Numbers can be further adapted with the standard grammatical suffixes (see above). For instance, “second” can be constructed with “de” or 2, plus “-ne,” adjective.
ama: to “get your feet under you,” to anticipate, to be a person, to be old enough, to be ready, to chatter, to have energy but no clear purpose
anev: to discover, to err but it works out, to make a serendipitous mistake, to have the odds fall in your favor a statistically suspicious number of times for no reason
anha: to blame, to diminish, to cause pain, to injure, to punish, to sacrifice (someone else), to set back, to shame
dar: to argue, to clarify, to discern, to experiment, to explain, to know because you reasoned it out and can “show your work,” to prove, to be blunt, to test, to understand, to agree to something because you already figured out that was the solution
hodevri: to ache, to act against one’s will and at great personal cost, to be insignificant in the face of a greater end, to oppose, to sacrifice oneself, to suffer, to do what is necessary
ise: to act with purpose, to avenge, to confront, to do what is possible, to fight, to forge ahead
ji: to catch up, to detail, to fall behind, to follow, to know because you studied every aspect, to organize, to procrastinate, to systematize, to teach, to be unable to see the forest for the trees
koa: to attend upon, to care for, to heal, to hold space for (someone present), to invest in a person or cause, to listen mindfully, to shelter
ola: to elide, to elude with an intent to deceive, to erase, to forget, to know something no one else knows, to lie by omission, to have the memory of a past feeling but not the feeling itself
pi: to confuse, to deceive others, to efface, to elude because unknowable, to know by supernatural means, to lie intentionally or overtly, to question by asking the unanswerable, to trick, to wonder
rion: to conserve, to discipline, to do one’s duty, to obey, to reserve for future protection or use, to train
tae: to blaze a trail, to disobey, to inspire, to know because f*ck you that’s how, to lead, to progress, to run
vioka: to circle the wagons, to civilize, to congregate, to hunker down, to settle
Meaning and Content
Niralanes is the lingua franca of Nirala, a planet with a population of only a few thousand people – all of whom communicate emotional content via touch, rather than via behavior, as humans do. (“That’s an interesting hat,” said with a smile, means something different than when it’s said with a grimace. The facial expression is behavior.)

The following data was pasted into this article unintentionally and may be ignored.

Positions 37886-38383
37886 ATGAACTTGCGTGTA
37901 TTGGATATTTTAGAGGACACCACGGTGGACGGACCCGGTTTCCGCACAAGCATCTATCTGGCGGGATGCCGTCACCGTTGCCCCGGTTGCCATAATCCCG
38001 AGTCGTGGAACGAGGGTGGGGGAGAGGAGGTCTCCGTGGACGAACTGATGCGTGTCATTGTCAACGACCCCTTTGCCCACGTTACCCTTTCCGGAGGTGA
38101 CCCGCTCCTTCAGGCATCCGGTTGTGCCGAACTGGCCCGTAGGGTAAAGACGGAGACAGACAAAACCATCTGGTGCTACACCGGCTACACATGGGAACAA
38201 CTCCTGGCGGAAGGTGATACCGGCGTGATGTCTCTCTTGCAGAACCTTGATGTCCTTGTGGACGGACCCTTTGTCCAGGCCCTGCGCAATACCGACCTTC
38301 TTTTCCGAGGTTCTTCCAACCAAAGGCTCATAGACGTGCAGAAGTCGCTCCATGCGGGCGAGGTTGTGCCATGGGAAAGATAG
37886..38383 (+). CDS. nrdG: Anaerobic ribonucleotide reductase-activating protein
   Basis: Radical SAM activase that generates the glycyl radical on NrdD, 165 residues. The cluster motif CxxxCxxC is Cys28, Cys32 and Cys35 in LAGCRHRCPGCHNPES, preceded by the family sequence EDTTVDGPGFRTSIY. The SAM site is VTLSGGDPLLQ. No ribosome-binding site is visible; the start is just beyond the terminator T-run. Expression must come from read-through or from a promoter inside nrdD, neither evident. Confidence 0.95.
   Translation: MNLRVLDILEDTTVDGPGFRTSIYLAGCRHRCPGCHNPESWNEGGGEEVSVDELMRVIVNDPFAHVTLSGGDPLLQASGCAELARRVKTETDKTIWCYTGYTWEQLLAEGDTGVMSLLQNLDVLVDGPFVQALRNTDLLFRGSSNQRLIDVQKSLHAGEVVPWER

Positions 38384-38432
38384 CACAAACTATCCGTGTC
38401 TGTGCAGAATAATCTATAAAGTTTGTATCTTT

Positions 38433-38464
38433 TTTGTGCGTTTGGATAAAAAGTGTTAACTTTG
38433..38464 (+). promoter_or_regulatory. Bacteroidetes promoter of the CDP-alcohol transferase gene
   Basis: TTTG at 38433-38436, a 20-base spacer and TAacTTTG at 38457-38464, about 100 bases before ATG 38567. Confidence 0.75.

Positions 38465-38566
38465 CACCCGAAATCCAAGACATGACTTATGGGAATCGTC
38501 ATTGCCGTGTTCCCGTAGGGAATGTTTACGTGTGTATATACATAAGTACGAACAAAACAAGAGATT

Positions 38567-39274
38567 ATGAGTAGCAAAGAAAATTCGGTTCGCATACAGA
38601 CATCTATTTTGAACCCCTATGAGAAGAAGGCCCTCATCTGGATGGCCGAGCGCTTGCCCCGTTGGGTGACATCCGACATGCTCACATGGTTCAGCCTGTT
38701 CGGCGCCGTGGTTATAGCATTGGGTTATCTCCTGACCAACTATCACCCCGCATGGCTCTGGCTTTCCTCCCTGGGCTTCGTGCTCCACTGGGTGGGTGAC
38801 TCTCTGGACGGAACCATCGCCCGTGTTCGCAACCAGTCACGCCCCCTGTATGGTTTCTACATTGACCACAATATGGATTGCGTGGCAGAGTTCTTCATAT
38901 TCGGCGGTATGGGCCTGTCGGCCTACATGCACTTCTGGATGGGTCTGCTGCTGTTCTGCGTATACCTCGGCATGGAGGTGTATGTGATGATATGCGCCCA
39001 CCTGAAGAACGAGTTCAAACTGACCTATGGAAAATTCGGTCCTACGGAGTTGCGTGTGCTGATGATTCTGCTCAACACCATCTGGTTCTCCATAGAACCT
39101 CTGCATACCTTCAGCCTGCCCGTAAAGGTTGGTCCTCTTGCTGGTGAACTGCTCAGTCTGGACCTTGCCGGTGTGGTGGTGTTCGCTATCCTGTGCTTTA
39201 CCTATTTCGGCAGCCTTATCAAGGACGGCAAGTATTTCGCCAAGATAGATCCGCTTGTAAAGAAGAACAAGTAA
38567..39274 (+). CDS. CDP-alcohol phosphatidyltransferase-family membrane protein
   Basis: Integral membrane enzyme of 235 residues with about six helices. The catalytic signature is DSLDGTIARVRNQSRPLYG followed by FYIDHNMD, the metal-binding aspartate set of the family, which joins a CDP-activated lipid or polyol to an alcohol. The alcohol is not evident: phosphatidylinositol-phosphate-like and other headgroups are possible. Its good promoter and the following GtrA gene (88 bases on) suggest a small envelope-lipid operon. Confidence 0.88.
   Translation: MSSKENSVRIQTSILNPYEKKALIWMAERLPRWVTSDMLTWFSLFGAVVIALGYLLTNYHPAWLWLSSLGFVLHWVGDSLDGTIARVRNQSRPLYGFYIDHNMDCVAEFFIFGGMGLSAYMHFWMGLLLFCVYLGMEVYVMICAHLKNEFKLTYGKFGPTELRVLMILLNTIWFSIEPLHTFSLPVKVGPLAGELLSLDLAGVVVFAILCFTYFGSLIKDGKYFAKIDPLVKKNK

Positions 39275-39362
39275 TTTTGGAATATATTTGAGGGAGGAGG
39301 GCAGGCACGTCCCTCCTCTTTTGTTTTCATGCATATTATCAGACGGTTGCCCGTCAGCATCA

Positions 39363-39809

Words for emotional states are thus utterly absent from the language; the closest way to communicate emotions in Niralanes is by describing the physical sensations they produce. Even then, it’s dodgy. Are you “nervous,” or do you have a stomach ailment?
Because humans are used to word-based communication conveying emotional content, reading Niralanes can be difficult. Connotation doesn’t exist in this language. Instead, every word covers myriad related concepts. A speaker or writer might mean to evoke all those concepts at once, or only certain aspects.
Niralans know which is which through touch. Humans have to muddle along by holding all possible meanings of each word in their minds simultaneously.
My goal, in constructing Niralanes this way, was to create a language that forced neurotypical humans to experience language the way I experience language: as an interconnected web of meaning-making possibilities, affected not only by behavior but also by wholly interior mental states. For me, some of those are emotional, some are associative memory, and some are synesthesia, and there are no clear boundaries between those three categories.
Some people just want to read space adventures, which is why Nantais and Nahara offer translations where what has been said is relevant to the plot. But the translations are themselves artistic choices made by the author with the specific intent to drive English-only readers to one particular interpretation of the series’ events and meaning. The translations are not what the Niralanes content “means.” Nor are they always accurate depictions of the events of the story. To understand that, the reader has no choice but to experience language my way.